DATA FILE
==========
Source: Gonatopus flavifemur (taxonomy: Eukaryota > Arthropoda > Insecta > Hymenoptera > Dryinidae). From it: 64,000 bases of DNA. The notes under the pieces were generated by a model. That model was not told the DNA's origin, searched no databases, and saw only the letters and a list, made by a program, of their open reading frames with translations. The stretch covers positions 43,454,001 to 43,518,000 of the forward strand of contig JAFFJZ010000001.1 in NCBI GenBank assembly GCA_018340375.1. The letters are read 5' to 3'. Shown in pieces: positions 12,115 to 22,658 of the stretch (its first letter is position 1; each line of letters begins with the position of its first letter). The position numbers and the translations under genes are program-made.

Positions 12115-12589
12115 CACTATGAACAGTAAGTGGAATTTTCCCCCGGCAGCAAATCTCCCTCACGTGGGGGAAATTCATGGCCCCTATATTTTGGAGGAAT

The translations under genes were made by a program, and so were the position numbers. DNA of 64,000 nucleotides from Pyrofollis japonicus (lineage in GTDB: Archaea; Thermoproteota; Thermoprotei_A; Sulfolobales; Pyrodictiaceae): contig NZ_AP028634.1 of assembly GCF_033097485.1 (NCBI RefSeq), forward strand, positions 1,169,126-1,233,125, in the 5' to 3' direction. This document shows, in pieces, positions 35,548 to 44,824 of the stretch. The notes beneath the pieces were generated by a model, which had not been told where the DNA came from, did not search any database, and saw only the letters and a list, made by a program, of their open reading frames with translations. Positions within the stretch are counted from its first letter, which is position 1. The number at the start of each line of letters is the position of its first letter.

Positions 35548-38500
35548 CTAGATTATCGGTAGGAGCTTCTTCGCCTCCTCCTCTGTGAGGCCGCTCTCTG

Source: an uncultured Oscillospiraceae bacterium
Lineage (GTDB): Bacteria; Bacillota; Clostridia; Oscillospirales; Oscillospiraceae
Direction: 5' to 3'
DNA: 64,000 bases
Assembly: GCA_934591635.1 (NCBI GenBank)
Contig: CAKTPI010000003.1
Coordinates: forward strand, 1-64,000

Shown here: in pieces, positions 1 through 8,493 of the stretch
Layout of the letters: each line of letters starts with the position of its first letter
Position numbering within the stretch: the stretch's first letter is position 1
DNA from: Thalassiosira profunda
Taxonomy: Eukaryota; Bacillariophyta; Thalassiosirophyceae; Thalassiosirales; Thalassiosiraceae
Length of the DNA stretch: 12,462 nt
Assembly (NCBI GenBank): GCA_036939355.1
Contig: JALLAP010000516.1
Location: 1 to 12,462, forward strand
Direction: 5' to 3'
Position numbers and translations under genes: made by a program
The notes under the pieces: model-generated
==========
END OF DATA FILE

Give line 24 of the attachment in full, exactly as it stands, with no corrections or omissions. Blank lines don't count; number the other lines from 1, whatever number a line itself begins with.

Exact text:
Position numbers and translations under genes: made by a program